by Brad Nelson 6/19/17
Based upon a book by Ransom Riggs, and directed by Tim Burton, Miss Peregrine’s Home for Peculiar Children is yet another X-Men-ish story about how everyone is different and those differences are special…except when they turn us into monsters…in this case, monsters from the mind of Tim Burton.
Asa Butterfield as the protagonist, Jake, is refreshingly lacking in yute stereotypes. Instead of being giddily larger than life or even more morose than life, he seems like a typical teenager who has a modern libtardish father (plenty of time for his bird watching but little for his son). If he’s atypical it’s because he loves his grandfather and is very close to him. But otherwise nothing about him or is life is particularly peculiar.
That is, until Jake’s grandfather is attacked in mysterious circumstances. Then all the bizarre stories that his grandfather told him (which he assumed were fiction) take on a new meaning. Jake convinces his father to let him travel to England to visit the orphanage where his grandfather said many of these incredible stories took place.
Much of the charm of the movie is the unfolding mystery, which in indeed given time to unfold. Although this is a Tim Burton-styled movie, it is free from his excesses, at least until the grand finale which has all the excesses and cliches of a typical movie. But by then, he’s bought himself some indulgence by his previous even-handedness.
Some of the content here is not necessarily suitable for those under 12 which is why it is rated PG-13. This movie is hard-edged enough in places to maintain adult interest but squishy-soft enough for most kids. You can think “Harry Potter” with a bit of Tim Burton’s grotesqueness thrown in.
Of course Jake will hook up with a cadre of “peculiars,” all with special (or just strange) abilities. The headmistress of the group (Miss Peregrine, who can indeed turn into the bird of that name) is played cooly by Eva Green. She represents one of the main problems with the movie. There’s not a lot of depth to many of these characters. But most of the cute oddities of this troupe serve their purpose. And the main depth-of-character comes through the budding relationship between Jake and the cute, curly-haired, lighter-than-air girl (played by Ella Purnell) who must wear heavy lead boots to literally stay grounded. She has a few other hidden peculiarities as well. She is a charmer and tears Jakes between his two worlds.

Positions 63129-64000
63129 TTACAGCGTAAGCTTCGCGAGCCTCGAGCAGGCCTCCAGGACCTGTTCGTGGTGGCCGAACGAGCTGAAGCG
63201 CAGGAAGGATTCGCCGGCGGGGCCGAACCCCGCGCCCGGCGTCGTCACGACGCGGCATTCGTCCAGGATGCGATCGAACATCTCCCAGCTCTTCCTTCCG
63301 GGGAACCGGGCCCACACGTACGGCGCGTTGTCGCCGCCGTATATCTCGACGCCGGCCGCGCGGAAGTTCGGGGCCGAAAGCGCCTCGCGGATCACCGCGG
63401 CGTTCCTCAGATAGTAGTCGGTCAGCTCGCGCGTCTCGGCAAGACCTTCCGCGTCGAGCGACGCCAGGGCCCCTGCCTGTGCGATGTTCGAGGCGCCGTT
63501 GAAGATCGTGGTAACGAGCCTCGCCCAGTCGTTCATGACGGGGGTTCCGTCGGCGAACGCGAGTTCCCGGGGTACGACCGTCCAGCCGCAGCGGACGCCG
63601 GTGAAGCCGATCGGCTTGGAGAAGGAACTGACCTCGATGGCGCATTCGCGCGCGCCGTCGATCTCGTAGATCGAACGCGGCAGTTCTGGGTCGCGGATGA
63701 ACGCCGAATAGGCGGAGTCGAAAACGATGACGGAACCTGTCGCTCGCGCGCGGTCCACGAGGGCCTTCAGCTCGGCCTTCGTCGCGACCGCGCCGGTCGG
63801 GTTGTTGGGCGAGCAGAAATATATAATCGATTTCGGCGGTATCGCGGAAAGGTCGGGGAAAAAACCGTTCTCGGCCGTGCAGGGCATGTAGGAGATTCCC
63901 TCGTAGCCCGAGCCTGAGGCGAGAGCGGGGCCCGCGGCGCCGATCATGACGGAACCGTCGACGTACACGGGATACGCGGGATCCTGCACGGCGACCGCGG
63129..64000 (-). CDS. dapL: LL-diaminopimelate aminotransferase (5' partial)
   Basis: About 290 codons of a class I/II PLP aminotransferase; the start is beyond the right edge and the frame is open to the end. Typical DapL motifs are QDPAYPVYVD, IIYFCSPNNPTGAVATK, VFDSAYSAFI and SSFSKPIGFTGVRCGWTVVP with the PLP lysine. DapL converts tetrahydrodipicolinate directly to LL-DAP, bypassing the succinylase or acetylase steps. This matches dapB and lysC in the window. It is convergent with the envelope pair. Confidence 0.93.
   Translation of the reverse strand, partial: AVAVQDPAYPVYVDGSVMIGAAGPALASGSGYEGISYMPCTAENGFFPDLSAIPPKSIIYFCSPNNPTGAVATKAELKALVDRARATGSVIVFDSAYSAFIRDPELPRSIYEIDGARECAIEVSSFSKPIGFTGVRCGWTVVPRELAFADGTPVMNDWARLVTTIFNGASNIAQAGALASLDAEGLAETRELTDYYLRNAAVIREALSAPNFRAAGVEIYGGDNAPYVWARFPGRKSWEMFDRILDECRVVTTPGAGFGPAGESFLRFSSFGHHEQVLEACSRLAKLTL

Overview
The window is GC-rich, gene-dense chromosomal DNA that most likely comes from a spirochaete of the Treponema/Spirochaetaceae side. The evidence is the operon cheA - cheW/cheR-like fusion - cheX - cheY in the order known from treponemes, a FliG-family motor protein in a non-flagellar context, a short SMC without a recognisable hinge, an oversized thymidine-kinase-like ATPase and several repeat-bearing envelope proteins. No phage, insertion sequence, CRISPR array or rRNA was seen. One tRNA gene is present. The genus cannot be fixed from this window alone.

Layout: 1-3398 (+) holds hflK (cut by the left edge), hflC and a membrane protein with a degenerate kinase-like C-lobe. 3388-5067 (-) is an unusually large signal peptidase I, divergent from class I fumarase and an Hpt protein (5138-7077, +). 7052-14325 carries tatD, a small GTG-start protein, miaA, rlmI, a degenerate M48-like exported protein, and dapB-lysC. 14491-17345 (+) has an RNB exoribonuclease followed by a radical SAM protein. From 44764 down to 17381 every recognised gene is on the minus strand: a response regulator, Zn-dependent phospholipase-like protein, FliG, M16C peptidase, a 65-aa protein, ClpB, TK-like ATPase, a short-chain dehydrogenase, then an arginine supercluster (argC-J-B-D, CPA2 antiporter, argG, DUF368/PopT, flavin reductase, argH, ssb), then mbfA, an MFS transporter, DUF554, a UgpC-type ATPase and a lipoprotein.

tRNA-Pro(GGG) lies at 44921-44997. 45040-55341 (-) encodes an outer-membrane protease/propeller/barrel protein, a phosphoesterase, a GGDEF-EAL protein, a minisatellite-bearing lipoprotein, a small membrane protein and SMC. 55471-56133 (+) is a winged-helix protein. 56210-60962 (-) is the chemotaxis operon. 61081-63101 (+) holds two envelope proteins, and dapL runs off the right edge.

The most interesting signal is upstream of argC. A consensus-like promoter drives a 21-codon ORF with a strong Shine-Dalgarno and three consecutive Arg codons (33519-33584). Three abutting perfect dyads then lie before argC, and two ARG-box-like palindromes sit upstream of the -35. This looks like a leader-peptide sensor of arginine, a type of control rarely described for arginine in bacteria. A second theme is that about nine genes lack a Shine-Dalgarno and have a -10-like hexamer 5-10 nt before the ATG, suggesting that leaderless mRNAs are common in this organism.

Judi Dench has a minor role as a co-headmistress of her own band of peculiars. Samuel L. Jackson plays the bad guy in a suitably dull and predictable form. The movie does degenerate to boring stereotypes of dialogue and situations at the end. But given the more “kid” nature of the film, the context is a little different and thus the ruin a bit less. Given the build-up, you’re willing to forgive the cliches a bit more.
This movie has a fairly low 6.7 rating at IMDB.com which typically grants 8.0 or better ratings to today’s abundant garbage-cinema. I liked this movie but I suspect that because it wasn’t bleeding monsters off the edge of the screen from start to finish that the masses, who have grown dull on such things, do not know what to do with quieter moments. Be that as it may, I do recommend this movie for young and old (but not too young). I’m not a huge fan of Tim Burton. I thought Beetlejuice was his masterpiece and Edward Scissorhands was a respectable second. But I find most of his other stuff to be way over-produced or gratuitously weird for the sake of weird (the horrible Charlie and the Chocolate Factory, for instance).
In Miss Peregrine’s Home for Peculiar Children, Burton has reined in his excesses (for him) and directed a charming adventure that is an island in a storm of vulgar and charmless cimema.
Brad is editor and chief disorganizer of StubbornThings.
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